As Boulder County faces the prospect of record-breaking heat this weekend, forecasters say it‘s a sampling of the weather to which area residents could grow accustomed this summer.
After a pleasant May with above-average rain leaving the area a lustrous green, it appears more toasty times are on tap for the northern Front Range.
The record for Saturday‘s date in Boulder is 91 (set in 1969) and for Sunday‘s date it is 92 (set in 2006). There is a chance that one, or both of those marks, could be topped.
Longmont‘s record for Saturday‘s date is 90, set in 1969, and for Sunday it is 93, reached in 1895, according to Natalie Sullivan at the National Weather Service in Boulder.
Longmont has an expected high of 90 on Saturday and 86 on Sunday.
“We have a pretty darned good chance of hitting 90 or the low 90s on Saturday, and even on Sunday we could see the 90s again,” said Russell Danielson, a meteorologist at the National Weather Service in Boulder.
Citing an outlook provided by The Weather Co., that the western United States this summer should be warmer than average, with some areas, including western Colorado, in July reaching “much above average.”
Factors contributing to the forecast, according to Weather Underground, include warming in the tropical equatorial Pacific Ocean and the lack of a blocking upper-level pattern in the North Atlantic Ocean.
The for June, July and August also shows a probability of warmer-than-average temperatures across Colorado — most intensely so in the Four Corners area.
Amelia Tropman, 11, wears her mermaid tail at Sunset Pool in Longmont on Friday afternoon during the first day of the pool s season. (Lewis Geyer / Staff Photographer)
“The forecasts for the summertime are looking warmer than normal. Especially west of the divide — Arizona, New Mexico, Nevada, Utah — we have a pretty high confidence in a warmer summer,” said Colorado State Climatologist Russ Schumacher. “We have a little less confidence east of the divide in Colorado. But still, I would say the odds are definitely pointing toward a warmer than normal summer.”
Bob Henson, , agreed.
“It certainly looks like a warm early start to summer,” he said. “There is a pretty intense drought in the southern high plains right now, and that‘s going to favor hot high pressure over the southern plains. And often you‘ll see upper-level heat domes forming in conjunction with a developing drought.”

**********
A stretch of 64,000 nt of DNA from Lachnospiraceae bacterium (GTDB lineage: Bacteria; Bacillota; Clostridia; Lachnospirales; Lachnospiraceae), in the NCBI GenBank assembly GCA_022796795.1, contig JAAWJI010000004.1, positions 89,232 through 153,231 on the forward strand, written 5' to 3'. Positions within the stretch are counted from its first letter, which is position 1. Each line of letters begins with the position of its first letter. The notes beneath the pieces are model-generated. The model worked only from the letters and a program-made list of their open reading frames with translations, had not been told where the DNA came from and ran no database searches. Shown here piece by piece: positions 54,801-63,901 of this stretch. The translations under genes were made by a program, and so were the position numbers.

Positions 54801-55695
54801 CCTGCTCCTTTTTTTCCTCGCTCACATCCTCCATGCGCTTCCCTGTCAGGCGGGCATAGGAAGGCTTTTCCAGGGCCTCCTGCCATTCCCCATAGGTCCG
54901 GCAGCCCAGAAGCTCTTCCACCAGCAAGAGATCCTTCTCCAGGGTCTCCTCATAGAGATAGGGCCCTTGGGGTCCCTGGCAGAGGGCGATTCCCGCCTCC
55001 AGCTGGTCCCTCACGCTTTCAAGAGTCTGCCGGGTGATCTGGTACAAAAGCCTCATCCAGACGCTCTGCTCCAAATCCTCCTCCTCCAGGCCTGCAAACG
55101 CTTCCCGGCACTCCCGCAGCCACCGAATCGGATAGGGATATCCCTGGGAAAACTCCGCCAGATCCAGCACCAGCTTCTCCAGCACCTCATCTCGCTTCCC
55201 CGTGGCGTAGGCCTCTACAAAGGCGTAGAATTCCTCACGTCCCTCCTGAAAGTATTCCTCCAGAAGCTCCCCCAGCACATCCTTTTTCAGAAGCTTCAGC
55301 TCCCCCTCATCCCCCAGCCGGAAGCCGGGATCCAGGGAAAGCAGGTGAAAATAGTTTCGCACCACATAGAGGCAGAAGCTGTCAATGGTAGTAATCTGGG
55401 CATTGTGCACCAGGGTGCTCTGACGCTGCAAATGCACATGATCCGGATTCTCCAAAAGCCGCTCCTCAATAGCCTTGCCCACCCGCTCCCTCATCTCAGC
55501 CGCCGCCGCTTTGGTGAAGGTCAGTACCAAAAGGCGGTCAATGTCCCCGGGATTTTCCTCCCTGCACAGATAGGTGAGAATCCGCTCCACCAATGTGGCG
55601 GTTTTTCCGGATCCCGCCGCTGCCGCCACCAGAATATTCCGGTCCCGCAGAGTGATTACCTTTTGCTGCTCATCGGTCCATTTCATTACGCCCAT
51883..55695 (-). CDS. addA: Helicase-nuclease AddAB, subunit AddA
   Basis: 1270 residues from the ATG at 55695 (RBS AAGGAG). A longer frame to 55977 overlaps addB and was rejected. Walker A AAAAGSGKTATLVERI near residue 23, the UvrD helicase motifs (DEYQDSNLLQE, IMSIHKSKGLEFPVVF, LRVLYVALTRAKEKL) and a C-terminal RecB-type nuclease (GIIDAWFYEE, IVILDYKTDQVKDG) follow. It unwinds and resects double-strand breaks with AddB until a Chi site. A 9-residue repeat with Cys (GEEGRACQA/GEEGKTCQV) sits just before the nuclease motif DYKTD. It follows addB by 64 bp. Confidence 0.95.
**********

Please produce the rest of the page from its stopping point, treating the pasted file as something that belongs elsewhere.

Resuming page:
Henson explained that the “interactivity” between intense sun and soil left parched by a drought can contribute to a continuing warm-up.
The Boulder County area can often see a moderate amount of cooling moisture in early June, Henson said. It appears that won‘t be happening this year.
“It doesn‘t look super-favorable for a lot of that early-June moisture right now, so that is going to further allow things to dry out,” Henson said. “Once you get beyond a couple weeks, it‘s harder to say. But the seasonal outlooks are favoring warmer than usual.”
pointed out that Boulder has received 4.45 inches of rain in May, with 3.11 inches being the average for the entire month.
“The lush green grasses might actually shave a degree or two off the temperatures because some of the sun‘s energy goes to evaporation rather than heating,” he said in an email. “Parched, dry ground would heat up more quickly. Other parts of the state are drier, so there‘s some risk of wildfire to the west and south of Denver-Boulder.”
Kelsch offered a statistical note of interest relating to local temperatures.
“The last night that we had in the 30s was 37 on May 4,” he said. “Since the current climate station was established in 1990, that is the earliest date for the last minimum in the 30s,” providing Boulder‘s temperatures don‘t sink that low again in June, which Kelsch doesn‘t think is likely given the current weather pattern.
Experts are already on record as saying that hotter summers on the Front Range are expected to be the norm in years to come. The .
On the immediate horizon, however, temperatures are forecast to moderate back into the 80s on Monday, with more moisture in the air and a chance for thunderstorms also rumbling into the picture.